WorldCom, newly branded as MCI, has won a U.S. government contract to build a GSM (Global System for Mobile Communications) digital cell phone network in Iraq as part of a post-war rebuilding effort, the GSM Association confirmed Monday.
The contract authorizes WorldCom to build what will at first be a small network used mostly for humanitarian relief efforts, according to GSM Association spokesman Mark Smith. The association, based in London, is a representative body for the wireless industry and is working with WorldCom and the U.S. government to provide security to the new Iraqi network.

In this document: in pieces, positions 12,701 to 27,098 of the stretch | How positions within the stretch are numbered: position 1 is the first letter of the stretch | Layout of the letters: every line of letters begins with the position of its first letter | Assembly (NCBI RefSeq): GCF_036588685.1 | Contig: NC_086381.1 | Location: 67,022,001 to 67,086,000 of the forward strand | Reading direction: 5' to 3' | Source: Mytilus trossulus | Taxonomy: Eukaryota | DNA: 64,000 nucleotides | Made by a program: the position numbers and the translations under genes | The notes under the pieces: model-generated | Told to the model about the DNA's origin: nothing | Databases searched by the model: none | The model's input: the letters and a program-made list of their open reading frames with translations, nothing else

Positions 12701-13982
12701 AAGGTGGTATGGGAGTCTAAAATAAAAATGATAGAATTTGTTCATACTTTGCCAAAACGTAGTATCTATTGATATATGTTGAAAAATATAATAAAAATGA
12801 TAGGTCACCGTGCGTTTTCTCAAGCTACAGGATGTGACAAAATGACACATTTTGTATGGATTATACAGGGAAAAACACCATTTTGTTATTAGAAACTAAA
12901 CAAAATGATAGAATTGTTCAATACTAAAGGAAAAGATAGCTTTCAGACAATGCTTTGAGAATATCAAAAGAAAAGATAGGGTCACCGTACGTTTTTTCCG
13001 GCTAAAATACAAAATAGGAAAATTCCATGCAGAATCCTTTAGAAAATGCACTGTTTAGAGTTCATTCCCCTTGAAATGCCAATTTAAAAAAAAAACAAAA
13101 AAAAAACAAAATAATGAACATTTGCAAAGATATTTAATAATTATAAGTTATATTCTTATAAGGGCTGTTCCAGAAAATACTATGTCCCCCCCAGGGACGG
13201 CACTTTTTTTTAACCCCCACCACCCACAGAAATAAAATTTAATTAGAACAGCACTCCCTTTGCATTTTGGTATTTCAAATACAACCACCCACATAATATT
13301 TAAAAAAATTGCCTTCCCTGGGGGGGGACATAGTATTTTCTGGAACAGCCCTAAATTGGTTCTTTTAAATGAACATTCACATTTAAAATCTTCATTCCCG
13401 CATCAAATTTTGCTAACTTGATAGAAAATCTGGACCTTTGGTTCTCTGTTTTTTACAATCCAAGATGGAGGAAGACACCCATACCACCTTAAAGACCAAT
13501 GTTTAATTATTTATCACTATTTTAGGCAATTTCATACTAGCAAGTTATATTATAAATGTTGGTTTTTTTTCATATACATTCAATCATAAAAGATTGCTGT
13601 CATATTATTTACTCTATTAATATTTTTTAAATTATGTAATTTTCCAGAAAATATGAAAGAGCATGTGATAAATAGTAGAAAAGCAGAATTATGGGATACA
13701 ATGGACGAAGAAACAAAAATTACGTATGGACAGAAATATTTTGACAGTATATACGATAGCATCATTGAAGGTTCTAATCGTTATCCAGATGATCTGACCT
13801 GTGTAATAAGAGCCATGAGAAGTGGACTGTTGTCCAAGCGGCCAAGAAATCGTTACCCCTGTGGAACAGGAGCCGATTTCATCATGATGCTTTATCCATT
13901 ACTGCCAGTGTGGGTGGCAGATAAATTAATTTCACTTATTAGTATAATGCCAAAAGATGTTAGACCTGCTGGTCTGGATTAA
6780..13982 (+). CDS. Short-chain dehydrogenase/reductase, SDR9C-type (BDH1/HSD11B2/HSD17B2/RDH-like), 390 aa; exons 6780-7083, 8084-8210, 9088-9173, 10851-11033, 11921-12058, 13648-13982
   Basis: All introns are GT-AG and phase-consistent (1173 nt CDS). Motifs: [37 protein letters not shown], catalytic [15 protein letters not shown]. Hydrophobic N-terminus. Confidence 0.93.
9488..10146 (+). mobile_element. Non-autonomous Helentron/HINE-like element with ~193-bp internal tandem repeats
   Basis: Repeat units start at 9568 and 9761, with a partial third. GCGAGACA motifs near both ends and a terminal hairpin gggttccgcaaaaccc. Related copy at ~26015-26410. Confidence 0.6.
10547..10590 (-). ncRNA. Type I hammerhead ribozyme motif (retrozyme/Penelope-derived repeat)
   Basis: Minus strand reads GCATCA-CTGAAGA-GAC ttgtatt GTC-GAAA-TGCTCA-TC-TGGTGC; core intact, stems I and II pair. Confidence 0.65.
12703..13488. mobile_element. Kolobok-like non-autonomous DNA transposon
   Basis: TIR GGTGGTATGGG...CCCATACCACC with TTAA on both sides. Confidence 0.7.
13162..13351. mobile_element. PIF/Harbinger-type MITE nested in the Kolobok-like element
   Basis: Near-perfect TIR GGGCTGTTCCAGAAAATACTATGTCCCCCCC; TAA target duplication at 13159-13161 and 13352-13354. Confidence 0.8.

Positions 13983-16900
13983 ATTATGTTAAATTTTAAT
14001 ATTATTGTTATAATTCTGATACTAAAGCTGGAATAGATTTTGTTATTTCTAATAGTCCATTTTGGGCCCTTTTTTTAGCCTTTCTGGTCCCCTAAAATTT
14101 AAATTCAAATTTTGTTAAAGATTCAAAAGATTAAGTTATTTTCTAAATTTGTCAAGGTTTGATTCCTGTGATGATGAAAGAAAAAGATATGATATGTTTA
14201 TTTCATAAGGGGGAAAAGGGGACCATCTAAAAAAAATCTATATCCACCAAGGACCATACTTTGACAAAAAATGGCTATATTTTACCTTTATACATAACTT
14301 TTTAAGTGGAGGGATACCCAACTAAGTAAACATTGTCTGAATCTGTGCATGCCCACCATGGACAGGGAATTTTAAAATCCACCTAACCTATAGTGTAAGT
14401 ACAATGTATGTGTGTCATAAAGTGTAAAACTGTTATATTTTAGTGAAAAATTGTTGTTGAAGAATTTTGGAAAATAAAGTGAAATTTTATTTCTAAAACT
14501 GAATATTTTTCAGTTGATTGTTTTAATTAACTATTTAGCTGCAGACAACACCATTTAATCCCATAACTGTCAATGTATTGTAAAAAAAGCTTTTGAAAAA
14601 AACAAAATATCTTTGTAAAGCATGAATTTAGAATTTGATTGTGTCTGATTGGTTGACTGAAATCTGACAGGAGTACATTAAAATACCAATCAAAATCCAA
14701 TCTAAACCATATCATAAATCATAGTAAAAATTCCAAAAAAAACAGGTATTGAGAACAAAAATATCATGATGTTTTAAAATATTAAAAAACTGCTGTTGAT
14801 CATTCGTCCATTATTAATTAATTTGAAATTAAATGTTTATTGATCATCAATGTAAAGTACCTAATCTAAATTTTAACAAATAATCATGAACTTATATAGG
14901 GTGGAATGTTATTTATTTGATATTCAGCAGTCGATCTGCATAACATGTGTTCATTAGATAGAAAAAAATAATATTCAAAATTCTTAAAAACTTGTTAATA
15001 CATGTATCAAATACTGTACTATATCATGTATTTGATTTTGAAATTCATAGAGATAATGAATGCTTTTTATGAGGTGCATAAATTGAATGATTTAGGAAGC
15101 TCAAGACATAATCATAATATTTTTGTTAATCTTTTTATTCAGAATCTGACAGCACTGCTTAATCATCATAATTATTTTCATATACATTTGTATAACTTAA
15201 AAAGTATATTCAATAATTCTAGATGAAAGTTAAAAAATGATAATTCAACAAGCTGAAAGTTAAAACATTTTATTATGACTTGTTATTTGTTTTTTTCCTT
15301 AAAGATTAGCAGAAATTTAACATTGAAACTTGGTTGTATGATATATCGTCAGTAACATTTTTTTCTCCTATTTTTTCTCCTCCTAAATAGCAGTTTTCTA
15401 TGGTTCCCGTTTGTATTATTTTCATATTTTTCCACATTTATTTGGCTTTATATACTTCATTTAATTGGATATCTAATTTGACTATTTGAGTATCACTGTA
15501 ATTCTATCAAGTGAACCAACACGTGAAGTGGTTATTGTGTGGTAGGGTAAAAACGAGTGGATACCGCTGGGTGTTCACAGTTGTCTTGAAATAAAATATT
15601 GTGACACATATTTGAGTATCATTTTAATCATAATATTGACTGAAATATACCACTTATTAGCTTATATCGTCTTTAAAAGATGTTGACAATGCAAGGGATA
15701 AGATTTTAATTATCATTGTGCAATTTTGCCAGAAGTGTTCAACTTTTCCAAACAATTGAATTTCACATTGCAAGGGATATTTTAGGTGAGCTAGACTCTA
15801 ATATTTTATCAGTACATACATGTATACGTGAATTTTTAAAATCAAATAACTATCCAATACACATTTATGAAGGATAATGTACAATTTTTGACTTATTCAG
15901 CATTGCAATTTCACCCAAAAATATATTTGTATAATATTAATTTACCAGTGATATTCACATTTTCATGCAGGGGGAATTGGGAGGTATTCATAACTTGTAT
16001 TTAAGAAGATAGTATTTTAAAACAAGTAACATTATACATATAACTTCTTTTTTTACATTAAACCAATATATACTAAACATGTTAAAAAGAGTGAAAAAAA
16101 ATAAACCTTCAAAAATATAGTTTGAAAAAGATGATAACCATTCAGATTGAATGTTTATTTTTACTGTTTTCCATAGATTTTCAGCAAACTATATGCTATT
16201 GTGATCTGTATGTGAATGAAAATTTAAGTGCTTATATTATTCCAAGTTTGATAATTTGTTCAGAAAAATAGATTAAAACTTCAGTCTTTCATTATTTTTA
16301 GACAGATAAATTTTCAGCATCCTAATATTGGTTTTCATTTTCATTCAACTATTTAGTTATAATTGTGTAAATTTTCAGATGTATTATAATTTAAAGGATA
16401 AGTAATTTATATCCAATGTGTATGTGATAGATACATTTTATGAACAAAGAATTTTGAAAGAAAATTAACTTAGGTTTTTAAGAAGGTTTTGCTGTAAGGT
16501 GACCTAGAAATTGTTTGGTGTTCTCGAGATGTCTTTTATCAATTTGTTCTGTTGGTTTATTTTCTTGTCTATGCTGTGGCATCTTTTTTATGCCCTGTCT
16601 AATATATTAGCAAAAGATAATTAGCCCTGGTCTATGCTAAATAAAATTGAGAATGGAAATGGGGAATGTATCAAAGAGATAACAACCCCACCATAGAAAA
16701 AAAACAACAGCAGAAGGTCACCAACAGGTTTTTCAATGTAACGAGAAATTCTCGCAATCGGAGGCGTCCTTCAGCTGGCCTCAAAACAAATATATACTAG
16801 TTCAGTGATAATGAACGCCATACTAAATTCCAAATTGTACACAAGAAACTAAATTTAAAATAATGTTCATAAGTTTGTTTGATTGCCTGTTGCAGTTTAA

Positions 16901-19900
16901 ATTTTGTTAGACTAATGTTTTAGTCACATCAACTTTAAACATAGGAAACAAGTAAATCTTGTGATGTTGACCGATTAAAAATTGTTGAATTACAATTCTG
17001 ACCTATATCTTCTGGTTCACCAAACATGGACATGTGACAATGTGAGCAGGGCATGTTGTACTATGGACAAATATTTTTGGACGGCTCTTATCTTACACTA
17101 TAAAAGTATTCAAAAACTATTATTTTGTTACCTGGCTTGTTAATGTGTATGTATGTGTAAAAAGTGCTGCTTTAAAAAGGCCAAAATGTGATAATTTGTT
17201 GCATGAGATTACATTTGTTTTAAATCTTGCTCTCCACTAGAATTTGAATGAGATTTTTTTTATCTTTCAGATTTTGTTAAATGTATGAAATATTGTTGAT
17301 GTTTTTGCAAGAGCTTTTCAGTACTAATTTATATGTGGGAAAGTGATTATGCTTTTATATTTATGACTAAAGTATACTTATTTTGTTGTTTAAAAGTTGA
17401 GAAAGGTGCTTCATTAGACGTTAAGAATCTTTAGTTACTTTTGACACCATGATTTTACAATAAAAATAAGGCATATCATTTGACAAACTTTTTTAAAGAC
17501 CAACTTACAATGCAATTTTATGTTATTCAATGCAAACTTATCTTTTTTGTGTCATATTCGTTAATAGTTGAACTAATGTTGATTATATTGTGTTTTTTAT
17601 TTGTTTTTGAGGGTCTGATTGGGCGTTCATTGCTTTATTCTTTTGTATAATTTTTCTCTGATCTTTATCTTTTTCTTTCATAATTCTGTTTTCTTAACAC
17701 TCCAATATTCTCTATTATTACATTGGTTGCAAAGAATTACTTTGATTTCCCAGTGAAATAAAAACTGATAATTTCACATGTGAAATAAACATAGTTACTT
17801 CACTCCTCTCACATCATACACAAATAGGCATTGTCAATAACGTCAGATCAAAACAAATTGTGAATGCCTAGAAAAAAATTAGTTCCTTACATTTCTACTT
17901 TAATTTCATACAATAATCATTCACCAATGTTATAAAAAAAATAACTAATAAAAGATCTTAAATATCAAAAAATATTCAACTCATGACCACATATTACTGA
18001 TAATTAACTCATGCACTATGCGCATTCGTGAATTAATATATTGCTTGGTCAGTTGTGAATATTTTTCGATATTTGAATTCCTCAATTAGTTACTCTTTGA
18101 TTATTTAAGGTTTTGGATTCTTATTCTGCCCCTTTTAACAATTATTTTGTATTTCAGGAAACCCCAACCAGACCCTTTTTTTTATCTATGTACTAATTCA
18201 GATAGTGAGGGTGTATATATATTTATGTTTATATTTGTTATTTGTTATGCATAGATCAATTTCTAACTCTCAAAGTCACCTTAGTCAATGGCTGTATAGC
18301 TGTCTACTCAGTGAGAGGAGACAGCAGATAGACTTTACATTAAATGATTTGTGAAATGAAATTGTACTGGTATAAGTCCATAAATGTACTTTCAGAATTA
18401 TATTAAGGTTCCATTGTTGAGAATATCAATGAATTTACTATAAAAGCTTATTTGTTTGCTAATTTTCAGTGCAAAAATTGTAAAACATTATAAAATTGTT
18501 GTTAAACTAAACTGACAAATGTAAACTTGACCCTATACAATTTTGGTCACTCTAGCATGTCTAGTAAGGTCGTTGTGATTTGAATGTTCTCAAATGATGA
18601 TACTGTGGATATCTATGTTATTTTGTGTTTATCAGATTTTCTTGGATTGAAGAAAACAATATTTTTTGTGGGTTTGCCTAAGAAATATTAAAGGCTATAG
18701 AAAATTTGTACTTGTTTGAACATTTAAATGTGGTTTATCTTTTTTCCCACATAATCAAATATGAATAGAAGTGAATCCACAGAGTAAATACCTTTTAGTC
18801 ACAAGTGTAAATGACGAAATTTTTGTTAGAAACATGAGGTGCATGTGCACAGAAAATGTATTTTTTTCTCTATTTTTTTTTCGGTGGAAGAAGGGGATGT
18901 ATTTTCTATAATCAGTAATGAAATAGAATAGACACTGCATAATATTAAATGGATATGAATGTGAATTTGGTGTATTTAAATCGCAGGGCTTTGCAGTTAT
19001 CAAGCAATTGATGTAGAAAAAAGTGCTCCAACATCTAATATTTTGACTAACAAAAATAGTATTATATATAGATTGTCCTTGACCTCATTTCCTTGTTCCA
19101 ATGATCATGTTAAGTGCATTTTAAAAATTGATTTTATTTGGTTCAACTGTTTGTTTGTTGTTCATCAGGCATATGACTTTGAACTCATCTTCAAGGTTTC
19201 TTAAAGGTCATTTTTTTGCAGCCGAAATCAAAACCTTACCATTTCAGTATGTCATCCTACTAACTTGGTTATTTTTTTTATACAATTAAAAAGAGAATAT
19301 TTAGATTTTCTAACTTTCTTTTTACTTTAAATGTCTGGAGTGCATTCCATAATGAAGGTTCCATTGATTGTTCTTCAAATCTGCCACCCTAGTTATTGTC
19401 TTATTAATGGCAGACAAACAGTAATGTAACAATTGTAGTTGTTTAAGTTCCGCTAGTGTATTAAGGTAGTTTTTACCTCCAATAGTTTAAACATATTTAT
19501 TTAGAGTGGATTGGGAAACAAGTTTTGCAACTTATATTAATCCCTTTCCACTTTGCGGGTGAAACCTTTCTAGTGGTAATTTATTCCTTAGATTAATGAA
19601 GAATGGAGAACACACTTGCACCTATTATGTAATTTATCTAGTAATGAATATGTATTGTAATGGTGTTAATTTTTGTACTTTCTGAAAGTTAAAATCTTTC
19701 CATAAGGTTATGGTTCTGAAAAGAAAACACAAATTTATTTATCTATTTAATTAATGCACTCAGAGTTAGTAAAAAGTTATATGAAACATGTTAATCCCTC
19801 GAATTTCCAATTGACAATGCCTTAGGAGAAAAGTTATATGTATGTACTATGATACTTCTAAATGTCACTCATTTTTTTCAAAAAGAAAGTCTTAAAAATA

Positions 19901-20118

The fact the network is based on GSM is "absolutely critical," according to Smith, who said that many of Iraq's neighbors and most of the Arab world operate on the standard.
"There are 60 million users on the GSM standard across the Arab world, and 38 million among Iraq's neighbors," he said.
The digital cellular telephone standard, which is based on TDMA (time division multiple access), has experienced rapid adoption in recent years, and become prevalent across Europe. According to information released by the GSM Association last week, by the end of 2002 there were 780 million GSM subscribers across 190 countries.
The Iraqi network will initially serve 10,000 to 20,000 users and will be in place by mid-June. Eventually the network be turned over to the new Iraqi government, which will then license it to network providers. It is not assured that WorldCom, of Ashburn, Virginia, will be able to keep the contract, Smith added.